Year of Award


Document Type


Degree Type

Master of Arts (MA)

Degree Name


Department or School/College

Department of Philosophy

Committee Chair

Soazig Le Bihan

Commitee Members

Dr. Christopher Preston, Dr. Christopher Muste, Dr. Kevin Elliott


public trust; political reconciliation; public distrust; warranted epistemic distrust; political apology; repairing public trust in science


University of Montana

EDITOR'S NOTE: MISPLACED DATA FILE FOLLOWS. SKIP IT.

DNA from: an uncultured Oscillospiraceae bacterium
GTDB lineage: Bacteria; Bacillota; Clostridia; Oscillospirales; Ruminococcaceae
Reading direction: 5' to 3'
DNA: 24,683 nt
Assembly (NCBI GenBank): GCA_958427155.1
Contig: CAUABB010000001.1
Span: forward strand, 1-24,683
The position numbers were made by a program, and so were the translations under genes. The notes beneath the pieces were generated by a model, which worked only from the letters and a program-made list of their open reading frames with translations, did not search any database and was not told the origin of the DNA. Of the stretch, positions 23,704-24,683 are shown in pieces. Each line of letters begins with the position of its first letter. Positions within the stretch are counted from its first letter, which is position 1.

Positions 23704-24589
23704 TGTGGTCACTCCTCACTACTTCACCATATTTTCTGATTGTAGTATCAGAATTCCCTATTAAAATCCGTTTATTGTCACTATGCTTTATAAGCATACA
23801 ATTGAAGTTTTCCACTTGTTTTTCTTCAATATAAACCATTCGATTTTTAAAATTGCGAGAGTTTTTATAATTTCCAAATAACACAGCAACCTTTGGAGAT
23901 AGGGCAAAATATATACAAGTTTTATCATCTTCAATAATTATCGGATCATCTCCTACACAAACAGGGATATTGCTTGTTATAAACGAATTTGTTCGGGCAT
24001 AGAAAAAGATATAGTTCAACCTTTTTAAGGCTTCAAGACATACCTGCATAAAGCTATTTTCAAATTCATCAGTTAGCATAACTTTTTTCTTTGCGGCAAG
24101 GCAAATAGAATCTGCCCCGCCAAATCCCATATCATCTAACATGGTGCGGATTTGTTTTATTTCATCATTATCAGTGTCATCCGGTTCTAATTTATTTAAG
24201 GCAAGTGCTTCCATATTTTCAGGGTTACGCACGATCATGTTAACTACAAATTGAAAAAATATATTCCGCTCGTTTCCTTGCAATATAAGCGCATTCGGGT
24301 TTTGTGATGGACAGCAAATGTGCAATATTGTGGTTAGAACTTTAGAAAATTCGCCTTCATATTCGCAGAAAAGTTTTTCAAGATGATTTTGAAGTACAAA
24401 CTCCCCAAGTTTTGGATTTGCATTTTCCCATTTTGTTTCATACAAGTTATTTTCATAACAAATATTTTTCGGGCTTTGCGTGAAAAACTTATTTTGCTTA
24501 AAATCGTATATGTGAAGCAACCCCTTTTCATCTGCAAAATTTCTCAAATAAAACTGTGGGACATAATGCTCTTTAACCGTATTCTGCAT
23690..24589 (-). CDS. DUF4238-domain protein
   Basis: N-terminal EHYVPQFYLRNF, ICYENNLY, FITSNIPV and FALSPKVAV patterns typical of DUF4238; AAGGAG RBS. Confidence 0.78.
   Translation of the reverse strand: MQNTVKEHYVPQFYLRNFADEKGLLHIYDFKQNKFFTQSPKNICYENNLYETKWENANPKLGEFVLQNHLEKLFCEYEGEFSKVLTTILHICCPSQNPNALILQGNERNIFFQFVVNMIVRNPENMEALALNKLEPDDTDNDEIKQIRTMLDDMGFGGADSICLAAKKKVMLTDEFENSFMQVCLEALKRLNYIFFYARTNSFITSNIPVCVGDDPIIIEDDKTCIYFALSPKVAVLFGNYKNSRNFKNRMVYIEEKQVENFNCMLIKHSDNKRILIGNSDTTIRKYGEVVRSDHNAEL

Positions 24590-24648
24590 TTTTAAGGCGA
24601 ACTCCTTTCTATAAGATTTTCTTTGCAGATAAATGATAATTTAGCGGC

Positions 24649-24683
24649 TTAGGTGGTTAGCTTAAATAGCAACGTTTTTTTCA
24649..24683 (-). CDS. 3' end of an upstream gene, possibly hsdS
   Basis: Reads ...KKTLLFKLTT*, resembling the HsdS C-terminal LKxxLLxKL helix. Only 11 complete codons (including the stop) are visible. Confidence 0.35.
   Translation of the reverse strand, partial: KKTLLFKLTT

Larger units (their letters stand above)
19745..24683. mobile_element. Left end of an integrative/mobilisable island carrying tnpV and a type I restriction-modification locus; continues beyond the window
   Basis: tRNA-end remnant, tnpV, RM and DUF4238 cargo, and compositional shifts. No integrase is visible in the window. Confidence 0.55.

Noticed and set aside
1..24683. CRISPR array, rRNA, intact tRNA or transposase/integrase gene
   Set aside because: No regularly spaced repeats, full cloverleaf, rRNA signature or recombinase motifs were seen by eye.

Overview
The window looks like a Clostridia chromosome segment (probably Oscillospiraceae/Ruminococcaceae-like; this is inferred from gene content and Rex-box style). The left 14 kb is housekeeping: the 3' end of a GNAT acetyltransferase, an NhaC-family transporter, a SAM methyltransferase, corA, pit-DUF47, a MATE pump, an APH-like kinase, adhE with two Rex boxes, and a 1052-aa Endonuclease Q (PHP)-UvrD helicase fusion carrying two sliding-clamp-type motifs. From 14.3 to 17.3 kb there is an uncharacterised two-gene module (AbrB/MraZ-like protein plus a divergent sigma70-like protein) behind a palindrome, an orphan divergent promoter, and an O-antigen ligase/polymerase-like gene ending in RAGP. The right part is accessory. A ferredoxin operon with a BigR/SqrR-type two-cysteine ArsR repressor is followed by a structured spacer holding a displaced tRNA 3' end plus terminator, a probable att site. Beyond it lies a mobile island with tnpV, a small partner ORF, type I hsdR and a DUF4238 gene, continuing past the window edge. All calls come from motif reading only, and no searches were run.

The ability of science-based policy to promote public welfare is contingent upon the presence of warranted public trust. However, as exposed by the case of COVID-19 vaccination efforts, public trust in the scientific community is not so readily attained. Many communities, particularly those who are systematically marginalized, have suffered severe harm in the name of scientific advancement. As a manifestation of tarnished rapport, individuals within these communities arguably engage in warranted distrust. While many scholars have attempted to articulate the conditions for warranted public trust in science, proposals have failed to account for the non-neutral state of the relationship between harmed members of the public and the scientific community. The aim of this paper is to (1) characterize the normative conditions for warranted distrust in science and (2) provide a novel analysis of reparative trust between the harmed public and the scientific community. I provide a five-step process of political reconciliation that imagines an avenue to renewed public trust through political apology and emotional reparation. This account departs from the current paradigm in four primary ways: (i) it intends to foster recognition of the other through shared narrative and sympathy; (ii) it excavates the roots of generational trauma and mutual resentment; (iii) it commits wrong-doing to the moral memory of the public; (iv) it imagines a mutually restorative healing process that builds trust between stakeholders.



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